Xiaomi Details How its Under-Display Camera Works


Last weekend, we woke up to the news that both Xiaomi and OPPO have been working on a new display technology that will allow the front camera to be hidden under the display thus completely eliminating the need for any kind of notch or even pop-up cameras (as cool as you think those are).

Both companies, OPPO and Xiaomi, showed off their new technologies through videos posted on Twitter. From the look of things, the underlying technology looks very similar, despite Xiaomi explicitly stating that their technology is an “independent intellectual property”.

Xiaomi has now gone ahead to release more details of how their tech works, which could shine some light of what we should be expecting from other manufacturers as well. In a series of slideshows posted on Twitter the company’s senior VP, Wang Xiang, Xiaomi reveals that placing the camera module under the display has allowed them to the use a larger sensor which lets in more light thus outputting better selfies.

The camera is placed at its usual position, at the top of the phone but instead of placing a bezel around it, which allows a transparent lens to be placed on the camera, Xiaomi placed a special low-reflective glass with high transmittance on top of it. This glass works both as a display and a lens to the camera.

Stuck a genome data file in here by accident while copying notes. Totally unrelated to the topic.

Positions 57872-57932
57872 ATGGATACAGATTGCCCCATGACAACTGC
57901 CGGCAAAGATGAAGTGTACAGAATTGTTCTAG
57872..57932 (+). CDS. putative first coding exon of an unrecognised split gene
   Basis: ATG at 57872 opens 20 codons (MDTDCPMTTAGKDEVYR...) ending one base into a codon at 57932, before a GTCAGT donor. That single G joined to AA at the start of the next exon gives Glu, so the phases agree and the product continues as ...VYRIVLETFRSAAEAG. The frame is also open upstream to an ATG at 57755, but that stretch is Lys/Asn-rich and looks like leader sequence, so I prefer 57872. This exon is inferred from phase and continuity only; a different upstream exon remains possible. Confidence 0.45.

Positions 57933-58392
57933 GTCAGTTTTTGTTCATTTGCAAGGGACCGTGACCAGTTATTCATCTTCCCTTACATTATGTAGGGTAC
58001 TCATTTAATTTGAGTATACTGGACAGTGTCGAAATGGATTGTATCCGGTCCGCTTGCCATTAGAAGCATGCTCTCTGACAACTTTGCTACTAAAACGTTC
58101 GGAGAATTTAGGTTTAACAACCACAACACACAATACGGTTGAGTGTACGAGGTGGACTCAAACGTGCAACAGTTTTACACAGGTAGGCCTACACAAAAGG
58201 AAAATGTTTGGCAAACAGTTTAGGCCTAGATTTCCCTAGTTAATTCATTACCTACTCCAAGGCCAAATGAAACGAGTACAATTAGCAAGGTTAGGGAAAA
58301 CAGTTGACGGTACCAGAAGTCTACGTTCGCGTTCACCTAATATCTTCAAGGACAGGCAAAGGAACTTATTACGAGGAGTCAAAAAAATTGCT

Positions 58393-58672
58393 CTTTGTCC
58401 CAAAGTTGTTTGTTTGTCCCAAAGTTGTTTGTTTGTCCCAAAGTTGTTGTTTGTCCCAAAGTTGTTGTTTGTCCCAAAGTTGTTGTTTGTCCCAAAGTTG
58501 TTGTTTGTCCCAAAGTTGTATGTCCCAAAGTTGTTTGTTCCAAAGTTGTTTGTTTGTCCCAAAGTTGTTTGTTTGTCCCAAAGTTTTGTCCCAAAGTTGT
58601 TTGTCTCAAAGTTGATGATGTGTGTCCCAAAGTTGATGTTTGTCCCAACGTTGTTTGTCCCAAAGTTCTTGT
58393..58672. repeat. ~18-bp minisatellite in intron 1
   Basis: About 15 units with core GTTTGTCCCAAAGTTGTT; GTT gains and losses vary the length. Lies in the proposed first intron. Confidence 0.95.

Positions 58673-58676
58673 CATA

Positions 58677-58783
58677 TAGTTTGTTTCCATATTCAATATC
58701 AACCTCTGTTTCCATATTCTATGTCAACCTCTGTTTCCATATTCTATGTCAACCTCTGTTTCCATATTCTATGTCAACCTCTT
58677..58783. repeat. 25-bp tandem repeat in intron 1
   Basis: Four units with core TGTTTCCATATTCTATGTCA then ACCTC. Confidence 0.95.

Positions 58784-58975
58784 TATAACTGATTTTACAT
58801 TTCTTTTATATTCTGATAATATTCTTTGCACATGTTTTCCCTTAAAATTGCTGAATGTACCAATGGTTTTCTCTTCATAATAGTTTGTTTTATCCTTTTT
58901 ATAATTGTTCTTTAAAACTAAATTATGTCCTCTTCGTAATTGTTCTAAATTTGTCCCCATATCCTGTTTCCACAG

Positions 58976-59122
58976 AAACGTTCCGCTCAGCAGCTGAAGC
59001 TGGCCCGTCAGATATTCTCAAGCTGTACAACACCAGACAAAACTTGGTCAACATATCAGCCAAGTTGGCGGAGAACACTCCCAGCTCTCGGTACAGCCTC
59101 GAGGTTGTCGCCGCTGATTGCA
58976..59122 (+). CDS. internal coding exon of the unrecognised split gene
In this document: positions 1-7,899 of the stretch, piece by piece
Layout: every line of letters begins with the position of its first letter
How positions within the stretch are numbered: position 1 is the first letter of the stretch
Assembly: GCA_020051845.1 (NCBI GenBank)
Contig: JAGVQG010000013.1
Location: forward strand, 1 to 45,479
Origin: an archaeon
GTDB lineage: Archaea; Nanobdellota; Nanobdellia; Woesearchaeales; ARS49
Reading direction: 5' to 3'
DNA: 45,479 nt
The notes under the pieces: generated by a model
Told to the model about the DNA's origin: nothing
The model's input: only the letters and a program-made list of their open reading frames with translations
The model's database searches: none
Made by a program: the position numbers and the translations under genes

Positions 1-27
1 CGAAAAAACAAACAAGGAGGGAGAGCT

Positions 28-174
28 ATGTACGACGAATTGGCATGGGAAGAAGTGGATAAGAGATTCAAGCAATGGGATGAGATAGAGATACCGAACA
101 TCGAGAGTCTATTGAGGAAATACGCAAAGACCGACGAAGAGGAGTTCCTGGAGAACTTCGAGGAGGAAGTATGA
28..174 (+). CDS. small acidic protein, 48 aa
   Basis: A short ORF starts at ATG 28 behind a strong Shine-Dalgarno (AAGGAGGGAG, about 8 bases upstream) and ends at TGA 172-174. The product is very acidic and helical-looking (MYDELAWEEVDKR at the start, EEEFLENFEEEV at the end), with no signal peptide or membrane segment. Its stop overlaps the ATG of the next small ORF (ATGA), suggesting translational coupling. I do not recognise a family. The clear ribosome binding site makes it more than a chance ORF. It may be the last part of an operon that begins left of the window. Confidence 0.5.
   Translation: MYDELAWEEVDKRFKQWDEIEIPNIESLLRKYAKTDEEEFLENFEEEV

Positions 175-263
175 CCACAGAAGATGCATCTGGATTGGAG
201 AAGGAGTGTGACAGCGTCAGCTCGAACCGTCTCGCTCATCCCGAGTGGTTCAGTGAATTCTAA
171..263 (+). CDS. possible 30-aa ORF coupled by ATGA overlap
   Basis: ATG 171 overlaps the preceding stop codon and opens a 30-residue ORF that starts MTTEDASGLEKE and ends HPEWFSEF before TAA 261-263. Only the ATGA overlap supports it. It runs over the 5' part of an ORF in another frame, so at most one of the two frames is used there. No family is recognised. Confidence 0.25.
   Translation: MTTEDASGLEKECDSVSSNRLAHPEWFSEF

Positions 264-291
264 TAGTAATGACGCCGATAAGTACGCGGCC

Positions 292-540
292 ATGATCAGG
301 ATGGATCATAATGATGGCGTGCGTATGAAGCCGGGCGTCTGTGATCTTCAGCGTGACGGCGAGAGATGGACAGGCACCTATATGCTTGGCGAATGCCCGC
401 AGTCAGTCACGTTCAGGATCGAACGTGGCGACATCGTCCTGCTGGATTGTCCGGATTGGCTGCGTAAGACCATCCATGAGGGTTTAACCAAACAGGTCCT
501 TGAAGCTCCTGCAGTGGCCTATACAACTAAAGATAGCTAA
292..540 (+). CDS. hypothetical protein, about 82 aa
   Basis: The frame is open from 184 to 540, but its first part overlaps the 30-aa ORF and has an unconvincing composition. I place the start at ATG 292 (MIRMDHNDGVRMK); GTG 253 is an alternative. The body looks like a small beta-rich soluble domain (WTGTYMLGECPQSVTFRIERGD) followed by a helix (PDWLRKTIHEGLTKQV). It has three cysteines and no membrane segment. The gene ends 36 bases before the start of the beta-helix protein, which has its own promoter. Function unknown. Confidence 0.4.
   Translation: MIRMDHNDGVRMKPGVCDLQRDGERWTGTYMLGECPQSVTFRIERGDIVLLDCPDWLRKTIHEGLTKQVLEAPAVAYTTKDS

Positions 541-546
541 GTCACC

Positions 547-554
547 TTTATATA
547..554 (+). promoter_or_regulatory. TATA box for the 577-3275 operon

It is low-reflective which means that light will not easily reflect off it thus affecting the image output. When the user switches to the front camera through the app, the display area where the lens is, is turned off, leaving only the transparent glass which, as we said, also doubles as a lens –  this explains the black bezels we see when the camera is opened.


When the camera is off, the display retains its functionality, spreading edge-to-edge, however, the camera underneath can easily be seen but it is not distracting in any way.

What we are curious about, is whether this same technology can be used to improve the accuracy of under-the-display fingerprint scanners which are relatively slower than capacitive scanners. We also can’t wait to test out the output difference of an under-the-display camera, versus one embedded within a notch.

Lastly, will gorilla glass protection interfere with the camera? Worse off, how will screen protectors work with this display technology? Considering, phones like the Samsung Galaxy S10 require a special screen protector to ensure the fingerprint scanner works as it should.

These are just some of the questions that are yet to be answered.

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